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The story of Nuremberg
Page 87
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Headlam, Cecil. The story of Nuremberg - Page 87. 1899. Kenneth Franzheim II Rare Books Room, William R. Jenkins Architecture and Art Library, University of Houston Libraries. University of Houston Digital Library. Web. September 19, 2019. https://digital.lib.uh.edu/collection/exotic/item/1669/show/1460.

Disclaimer: This is a general citation for reference purposes. Please consult the most recent edition of your style manual for the proper formatting of the type of source you are citing. If the date given in the citation does not match the date on the digital item, use the more accurate date below the digital item.

Headlam, Cecil. (1899). The story of Nuremberg - Page 87. Exotic Impressions, Views of Foreign Lands. Kenneth Franzheim II Rare Books Room, William R. Jenkins Architecture and Art Library, University of Houston Libraries. Retrieved from https://digital.lib.uh.edu/collection/exotic/item/1669/show/1460

Disclaimer: This is a general citation for reference purposes. Please consult the most recent edition of your style manual for the proper formatting of the type of source you are citing. If the date given in the citation does not match the date on the digital item, use the more accurate date below the digital item.

Headlam, Cecil, The story of Nuremberg - Page 87, 1899, Exotic Impressions, Views of Foreign Lands, Kenneth Franzheim II Rare Books Room, William R. Jenkins Architecture and Art Library, University of Houston Libraries, accessed September 19, 2019, https://digital.lib.uh.edu/collection/exotic/item/1669/show/1460.

Disclaimer: This is a general citation for reference purposes. Please consult the most recent edition of your style manual for the proper formatting of the type of source you are citing. If the date given in the citation does not match the date on the digital item, use the more accurate date below the digital item.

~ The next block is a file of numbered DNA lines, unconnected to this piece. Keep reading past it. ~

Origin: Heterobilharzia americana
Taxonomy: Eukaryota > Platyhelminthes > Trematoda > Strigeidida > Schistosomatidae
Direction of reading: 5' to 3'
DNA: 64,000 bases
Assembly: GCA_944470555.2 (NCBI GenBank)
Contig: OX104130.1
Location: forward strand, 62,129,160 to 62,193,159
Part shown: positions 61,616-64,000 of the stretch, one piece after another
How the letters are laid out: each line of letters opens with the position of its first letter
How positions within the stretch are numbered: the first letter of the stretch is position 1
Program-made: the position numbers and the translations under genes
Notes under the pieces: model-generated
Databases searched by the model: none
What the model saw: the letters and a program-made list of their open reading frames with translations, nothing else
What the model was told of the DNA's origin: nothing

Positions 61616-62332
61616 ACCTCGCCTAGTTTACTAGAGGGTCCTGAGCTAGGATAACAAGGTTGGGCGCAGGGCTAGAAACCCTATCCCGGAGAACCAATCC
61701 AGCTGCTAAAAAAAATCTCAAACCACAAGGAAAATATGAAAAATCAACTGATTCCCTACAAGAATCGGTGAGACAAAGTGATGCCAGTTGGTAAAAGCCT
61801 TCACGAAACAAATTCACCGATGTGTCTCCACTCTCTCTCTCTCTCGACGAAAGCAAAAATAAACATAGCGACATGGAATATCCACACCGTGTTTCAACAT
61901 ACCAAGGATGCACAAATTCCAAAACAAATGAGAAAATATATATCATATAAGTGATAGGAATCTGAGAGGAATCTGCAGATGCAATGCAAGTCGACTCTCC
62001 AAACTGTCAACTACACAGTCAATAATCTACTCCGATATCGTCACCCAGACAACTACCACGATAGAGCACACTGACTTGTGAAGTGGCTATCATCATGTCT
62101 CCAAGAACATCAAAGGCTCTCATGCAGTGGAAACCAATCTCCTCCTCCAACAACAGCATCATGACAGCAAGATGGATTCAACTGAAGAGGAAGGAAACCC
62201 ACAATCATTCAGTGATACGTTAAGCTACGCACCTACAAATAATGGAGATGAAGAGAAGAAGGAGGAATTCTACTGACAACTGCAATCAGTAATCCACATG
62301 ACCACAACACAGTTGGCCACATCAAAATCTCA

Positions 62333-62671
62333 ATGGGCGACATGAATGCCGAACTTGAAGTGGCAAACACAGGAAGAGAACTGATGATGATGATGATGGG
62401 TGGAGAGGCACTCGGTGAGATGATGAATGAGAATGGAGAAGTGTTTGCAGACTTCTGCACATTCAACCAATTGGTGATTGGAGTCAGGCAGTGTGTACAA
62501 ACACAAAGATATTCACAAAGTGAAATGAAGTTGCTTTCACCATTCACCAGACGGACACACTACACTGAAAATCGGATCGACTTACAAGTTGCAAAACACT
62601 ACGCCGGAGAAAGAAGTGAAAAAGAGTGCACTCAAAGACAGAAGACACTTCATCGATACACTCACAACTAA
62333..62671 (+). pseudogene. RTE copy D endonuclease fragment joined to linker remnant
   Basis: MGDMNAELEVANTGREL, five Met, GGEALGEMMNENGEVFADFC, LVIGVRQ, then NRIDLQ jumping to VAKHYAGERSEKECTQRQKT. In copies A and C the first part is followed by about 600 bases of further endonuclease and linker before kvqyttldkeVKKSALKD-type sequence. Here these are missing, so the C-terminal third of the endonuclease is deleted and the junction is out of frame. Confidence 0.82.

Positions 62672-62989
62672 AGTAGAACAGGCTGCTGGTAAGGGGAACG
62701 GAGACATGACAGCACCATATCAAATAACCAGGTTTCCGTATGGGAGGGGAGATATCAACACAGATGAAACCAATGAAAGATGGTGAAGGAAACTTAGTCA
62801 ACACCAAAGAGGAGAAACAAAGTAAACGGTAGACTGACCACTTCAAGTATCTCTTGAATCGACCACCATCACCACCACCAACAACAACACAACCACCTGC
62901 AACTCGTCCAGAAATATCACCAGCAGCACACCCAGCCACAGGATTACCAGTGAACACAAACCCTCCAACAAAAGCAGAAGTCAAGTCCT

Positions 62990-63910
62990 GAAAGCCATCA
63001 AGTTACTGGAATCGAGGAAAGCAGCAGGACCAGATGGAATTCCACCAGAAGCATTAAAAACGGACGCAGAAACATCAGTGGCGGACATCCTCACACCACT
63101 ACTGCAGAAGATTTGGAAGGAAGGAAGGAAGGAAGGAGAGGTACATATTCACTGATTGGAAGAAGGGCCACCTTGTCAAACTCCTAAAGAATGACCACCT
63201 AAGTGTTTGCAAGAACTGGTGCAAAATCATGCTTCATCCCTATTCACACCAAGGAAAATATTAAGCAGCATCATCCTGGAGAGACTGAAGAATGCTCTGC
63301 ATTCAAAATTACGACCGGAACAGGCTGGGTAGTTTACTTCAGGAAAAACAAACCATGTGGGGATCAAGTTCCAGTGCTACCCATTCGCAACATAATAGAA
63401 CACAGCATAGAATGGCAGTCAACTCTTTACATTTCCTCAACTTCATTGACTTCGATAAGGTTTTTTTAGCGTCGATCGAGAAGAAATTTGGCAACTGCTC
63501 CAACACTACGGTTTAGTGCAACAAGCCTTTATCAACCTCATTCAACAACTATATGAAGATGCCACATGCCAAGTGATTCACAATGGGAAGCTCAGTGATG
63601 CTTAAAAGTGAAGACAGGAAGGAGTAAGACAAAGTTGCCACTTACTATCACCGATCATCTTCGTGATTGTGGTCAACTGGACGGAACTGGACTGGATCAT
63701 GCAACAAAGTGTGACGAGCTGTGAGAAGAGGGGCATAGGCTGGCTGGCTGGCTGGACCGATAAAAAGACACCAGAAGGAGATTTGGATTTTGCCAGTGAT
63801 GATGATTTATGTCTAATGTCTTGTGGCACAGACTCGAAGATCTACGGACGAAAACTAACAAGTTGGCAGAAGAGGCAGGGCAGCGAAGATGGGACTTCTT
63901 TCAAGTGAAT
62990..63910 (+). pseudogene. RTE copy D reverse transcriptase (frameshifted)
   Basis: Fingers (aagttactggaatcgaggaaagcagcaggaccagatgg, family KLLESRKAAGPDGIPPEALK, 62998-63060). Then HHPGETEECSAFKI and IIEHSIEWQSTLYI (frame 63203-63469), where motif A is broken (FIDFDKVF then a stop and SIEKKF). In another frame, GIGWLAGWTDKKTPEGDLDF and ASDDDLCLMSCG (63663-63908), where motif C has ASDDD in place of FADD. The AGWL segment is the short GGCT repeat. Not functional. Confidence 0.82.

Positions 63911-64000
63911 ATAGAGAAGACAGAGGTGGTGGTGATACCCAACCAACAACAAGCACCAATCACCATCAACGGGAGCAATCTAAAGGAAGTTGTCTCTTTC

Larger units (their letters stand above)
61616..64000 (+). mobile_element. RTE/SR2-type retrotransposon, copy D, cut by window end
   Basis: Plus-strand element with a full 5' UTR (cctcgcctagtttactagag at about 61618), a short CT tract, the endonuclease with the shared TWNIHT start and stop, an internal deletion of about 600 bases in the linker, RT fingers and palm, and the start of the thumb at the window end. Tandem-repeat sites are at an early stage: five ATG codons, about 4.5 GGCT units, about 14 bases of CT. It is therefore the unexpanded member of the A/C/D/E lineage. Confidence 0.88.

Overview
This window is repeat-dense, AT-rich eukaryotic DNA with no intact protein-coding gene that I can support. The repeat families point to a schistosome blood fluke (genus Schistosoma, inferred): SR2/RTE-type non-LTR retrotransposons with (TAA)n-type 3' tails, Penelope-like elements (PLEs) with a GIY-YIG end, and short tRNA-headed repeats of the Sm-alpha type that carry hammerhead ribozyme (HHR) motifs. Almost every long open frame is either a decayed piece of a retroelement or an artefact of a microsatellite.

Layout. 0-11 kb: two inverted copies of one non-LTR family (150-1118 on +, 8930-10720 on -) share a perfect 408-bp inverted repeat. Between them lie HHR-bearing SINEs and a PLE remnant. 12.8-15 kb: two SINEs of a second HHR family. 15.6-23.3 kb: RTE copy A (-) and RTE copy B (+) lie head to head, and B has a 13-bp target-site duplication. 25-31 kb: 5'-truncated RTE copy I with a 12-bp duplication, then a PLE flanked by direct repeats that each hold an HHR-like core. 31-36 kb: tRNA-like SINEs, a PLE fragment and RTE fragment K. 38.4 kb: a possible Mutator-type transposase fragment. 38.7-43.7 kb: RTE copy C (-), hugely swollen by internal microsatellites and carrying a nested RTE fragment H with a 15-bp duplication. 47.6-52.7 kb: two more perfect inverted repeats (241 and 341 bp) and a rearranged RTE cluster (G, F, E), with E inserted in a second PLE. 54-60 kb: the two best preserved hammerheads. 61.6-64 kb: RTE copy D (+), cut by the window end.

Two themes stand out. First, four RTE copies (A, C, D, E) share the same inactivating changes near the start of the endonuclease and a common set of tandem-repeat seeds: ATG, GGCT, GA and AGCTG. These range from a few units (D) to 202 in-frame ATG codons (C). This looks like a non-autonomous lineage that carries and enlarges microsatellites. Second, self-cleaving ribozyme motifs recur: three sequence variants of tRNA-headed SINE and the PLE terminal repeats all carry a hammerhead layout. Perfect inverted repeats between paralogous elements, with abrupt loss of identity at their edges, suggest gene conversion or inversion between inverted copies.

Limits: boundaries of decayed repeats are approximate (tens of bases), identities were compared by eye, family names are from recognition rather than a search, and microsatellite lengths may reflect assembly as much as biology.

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Compound Item Description
Title The story of Nuremberg
Creator (LCNAF)
  • Headlam, Cecil
Contributor (Local)
  • James, H. M.
Publisher J. M. Dent & Co.
Date 1899
Subject.Topical (LCSH)
  • History
Subject.Geographic (TGN)
  • Nuremberg, Germany
Genre (AAT)
  • books
  • plates (illustrations)
  • illustrations (layout features)
Language English
Type (DCMI)
  • Text
Original Item Extent 303 pages; 18 cm
Original Item Location DD901.N93 H4 1899
Original Item URL http://library.uh.edu/record=b1684865~S11
Digital Collection Exotic Impressions: Views of Foreign Lands
Digital Collection URL http://digital.lib.uh.edu/collection/exotic
Repository Kenneth Franzheim II Rare Books Room, William R. Jenkins Architecture and Art Library, University of Houston Libraries
Repository URL http://info.lib.uh.edu/about/campus-libraries-collections/william-r-jenkins-architecture-art-library
Use and Reproduction No Copyright - United States
Identifier exotic_201304_001
Item Description
Title Page 87
Format (IMT)
  • image/jpeg
File Name exotic_201304_001_096.jpg
Transcript Nuremberg and the Reformation 1 lo her dealings with the princes. But the Markgraf, ignoring this subterfuge, moved on the city, and the Council, seeing that he was set on war, determined to stand a siege, and strained every to strengthen the fortifications. The princes, indeed, remonstrated with the Markgraf; but in He advanced, ravaging the villages, taking castles, burning and plundering all he could lay his hands on in his drunken and murderous march. W he arrived beneath I mberg, a truce of eight days was arranged till the Markgraf could ncis I. of France. Meanwhile he busied himself with throwing up entrenchments. But before the eight days had expired, he opened fire on the city. Some cannon-shots struck the iEgidienskirche, in which a service was being held. One house in the iEgidiensplatz still bears the marks of shot that struck it on this occasion, says Dr Reicke. Meanwhile Nuremtk ot slow to defend herself. iti/ens returned th :ii energy, and made some successful sallies. Gold they seem to have used as well as steel; for the Markgraf, after one or two nients, declared that he would hold no more parleyings with the Nurembergers, for that they had tried to corrupt one of his commanders. The posuion of Nuremberg was now very serious. No help was to be expected from any quart* therefore, the towns of Franconia and Swabia came forward at last to act as tnten them with every feeling of relief, and was easily per- 1 to join, nominally, .it any rate, the league against the Emperor. Tin Markg I belli was now gone ; but his demands knew no bounds. He insisted on a huge indemnity and the right to garrison the town. In face of this, continued nee was the onlv course for Nuremberg.